by Joyce Duriga
CHICAGO (CNS) — Antwain Triplette has friends whose children are scared when they see the police and feel they have to run away and hide.
However, his three children who attend Chicago’s Academy of St. Benedict the African have a different response.
“They try to give any police officer they see a high-five and I think that’s good,” Triplette told the Catholic New World, Chicago’s archdiocesan newspaper.
His three children have learned police officers are their friends because members of the Chicago Police Department’s 7th District have taken a special interest in the school, which is located in the often-violent Englewood neighborhood.
One officer in particular, Mike Cleary, regularly stops by the school to make sure the kids get in and out of school safely. Cleary has stopped by the school for so long that he’s formed a positive relationship with the students and staff. That carries over to the children’s response to other police they encounter.
“The kids love him. He’s been coming for years,” longtime principal Patricia Murphy said of Cleary.
When staff wanted to do something to thank Cleary and the other officers for what they do for the neighborhood the idea for a back-to-school barbecue formed. The Aug. 8 event began with everyone gathered in a circle with their hands extended out in prayer over more than 20 officers. Deacon LeRoy Gill led a blessing for the officers and their families and afterward blessed the parents.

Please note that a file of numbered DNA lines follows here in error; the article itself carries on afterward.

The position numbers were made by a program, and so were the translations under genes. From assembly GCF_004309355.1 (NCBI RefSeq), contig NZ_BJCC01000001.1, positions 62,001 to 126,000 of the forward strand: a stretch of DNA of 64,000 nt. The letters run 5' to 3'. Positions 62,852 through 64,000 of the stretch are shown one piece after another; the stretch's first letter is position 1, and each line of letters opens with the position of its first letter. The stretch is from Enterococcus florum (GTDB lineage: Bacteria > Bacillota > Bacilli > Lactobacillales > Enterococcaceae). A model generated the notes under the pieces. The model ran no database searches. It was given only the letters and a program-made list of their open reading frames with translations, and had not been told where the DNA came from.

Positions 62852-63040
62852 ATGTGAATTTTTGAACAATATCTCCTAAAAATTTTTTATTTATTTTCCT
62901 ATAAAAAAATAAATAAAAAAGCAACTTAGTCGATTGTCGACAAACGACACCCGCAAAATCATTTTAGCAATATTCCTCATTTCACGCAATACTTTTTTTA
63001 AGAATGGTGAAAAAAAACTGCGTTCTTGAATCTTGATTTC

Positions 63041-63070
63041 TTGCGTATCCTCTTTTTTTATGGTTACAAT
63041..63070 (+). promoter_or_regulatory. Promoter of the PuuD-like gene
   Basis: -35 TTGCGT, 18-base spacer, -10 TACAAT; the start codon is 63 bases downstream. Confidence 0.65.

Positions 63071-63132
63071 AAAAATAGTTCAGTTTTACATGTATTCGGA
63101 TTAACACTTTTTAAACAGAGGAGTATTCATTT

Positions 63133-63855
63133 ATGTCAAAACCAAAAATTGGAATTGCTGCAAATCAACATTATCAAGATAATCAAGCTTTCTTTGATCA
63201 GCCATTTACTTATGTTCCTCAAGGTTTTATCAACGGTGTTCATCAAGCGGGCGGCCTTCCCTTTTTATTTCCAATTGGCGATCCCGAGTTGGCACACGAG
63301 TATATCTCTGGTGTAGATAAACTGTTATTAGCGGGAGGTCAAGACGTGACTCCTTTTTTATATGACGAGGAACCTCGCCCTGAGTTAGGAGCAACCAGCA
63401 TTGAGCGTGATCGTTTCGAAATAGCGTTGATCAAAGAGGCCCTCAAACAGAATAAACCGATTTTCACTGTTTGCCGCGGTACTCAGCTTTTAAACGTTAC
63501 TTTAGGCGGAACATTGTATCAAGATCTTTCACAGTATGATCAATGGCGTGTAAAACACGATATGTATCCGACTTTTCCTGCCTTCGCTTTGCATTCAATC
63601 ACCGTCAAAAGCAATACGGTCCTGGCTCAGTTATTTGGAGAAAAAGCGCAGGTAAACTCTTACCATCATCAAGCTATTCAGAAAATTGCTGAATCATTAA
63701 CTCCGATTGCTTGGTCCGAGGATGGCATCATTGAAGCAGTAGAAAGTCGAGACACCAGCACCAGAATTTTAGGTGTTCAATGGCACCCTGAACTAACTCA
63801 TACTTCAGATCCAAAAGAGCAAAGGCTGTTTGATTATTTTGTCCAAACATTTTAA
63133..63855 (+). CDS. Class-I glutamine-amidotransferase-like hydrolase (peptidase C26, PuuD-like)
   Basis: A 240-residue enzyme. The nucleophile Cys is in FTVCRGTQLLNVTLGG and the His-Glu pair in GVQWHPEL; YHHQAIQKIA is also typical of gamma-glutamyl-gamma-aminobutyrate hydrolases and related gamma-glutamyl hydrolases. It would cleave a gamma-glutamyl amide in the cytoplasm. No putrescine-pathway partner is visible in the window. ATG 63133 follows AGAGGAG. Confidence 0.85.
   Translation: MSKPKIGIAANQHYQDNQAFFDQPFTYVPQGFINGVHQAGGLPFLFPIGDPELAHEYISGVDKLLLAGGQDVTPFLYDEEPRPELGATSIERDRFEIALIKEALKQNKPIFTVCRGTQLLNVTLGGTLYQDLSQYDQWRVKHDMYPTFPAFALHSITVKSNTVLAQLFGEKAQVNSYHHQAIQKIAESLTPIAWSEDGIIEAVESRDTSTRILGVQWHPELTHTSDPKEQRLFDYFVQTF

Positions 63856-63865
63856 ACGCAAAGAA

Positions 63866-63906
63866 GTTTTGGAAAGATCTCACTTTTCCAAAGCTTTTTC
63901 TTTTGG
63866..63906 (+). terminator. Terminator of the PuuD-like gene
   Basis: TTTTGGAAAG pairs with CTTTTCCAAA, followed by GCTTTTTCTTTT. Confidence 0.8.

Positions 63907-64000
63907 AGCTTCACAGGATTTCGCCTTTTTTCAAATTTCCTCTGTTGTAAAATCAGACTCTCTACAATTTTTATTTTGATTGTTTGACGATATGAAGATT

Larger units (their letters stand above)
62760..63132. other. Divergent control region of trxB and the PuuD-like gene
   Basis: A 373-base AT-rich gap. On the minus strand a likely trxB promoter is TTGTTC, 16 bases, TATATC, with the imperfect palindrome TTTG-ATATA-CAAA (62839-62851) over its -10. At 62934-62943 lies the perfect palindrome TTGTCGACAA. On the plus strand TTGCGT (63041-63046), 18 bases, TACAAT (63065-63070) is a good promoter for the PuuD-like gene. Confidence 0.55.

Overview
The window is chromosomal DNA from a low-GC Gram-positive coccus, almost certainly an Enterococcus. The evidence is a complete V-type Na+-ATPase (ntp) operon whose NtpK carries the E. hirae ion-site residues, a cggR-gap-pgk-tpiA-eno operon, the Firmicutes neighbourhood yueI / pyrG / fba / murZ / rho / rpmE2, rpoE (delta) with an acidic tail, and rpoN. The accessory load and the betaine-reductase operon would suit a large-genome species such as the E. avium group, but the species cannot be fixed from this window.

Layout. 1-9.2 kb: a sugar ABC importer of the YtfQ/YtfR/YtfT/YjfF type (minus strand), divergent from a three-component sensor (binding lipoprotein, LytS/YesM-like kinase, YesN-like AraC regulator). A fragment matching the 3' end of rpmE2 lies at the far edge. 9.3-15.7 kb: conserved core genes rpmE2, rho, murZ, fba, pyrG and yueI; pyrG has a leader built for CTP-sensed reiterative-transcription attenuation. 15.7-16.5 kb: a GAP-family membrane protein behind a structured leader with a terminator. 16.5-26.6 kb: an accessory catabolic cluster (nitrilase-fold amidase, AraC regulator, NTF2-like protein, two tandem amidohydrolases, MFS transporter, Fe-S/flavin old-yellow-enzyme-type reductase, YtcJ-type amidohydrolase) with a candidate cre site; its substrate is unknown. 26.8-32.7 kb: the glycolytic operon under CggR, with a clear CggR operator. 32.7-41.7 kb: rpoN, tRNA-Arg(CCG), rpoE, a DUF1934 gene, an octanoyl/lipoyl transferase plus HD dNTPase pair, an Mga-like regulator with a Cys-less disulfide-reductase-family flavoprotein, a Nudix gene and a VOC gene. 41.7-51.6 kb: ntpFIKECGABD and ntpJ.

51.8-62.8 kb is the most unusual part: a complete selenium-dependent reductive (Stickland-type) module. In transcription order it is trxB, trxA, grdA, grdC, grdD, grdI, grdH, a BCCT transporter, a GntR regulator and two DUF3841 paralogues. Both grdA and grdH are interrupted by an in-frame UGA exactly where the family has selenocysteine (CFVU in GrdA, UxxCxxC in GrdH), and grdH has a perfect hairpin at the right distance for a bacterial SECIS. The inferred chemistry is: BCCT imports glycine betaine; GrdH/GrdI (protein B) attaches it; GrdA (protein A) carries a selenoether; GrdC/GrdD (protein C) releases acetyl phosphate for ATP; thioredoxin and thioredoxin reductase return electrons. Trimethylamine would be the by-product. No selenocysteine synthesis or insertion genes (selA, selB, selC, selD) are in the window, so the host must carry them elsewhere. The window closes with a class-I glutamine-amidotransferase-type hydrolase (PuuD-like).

Originally the Aug. 8 barbecue was to be held outside on the school lawn but threats against police moved it to a less visible location. Chicago news media were reporting that several area gang leaders met the week before to order killings of officers in response to the fatal police shooting of Paul O’Neal in July. As of Aug. 17, 2,607 shootings and 445 homicides had been reported in Chicago since Jan. 1, according to the Chicago Tribune.
On June 6, Terrance White, a 4-year-old who just graduated from pre-school at the academy was shot. After several surgeries the little boy is doing well. School officials regularly have to call the police for activity in the neighborhood, including shootings. Murphy told the Catholic New World, the officers are always quick to respond and she is grateful for that.
All was safe at the barbecue, however, and in the end some people ate and played in the gym while others ate at picnic tables tucked into an alcove outside between the school and gym. There were lots of high-fives shared between the students and the officers.
That the school and their families would reach out to the officers meant a lot to them.
“They also do a lot for the police department and we’re grateful for that and for them recognizing us and our hard work today but we police officers all the hard work that they put in every single day. We really appreciate that,” said Lt. Mark Sedevic, who is head of watch operations for the 7th District, which includes the school.
Not every school is lucky enough to have a positive relationship with local police. That’s just one of the ways the Academy of St. Benedict the African is unique, Triplette said.
“I feel this is the best school in the community for my children to attend,” he said. “I know that they don’t allow what goes on in the public schools to go on here.”
The teachers and staff care about the children excelling in life, not just school.
“They care about their foundation and how they are being raised,” he said. “They don’t come to St. Benedict just to collect a paycheck.”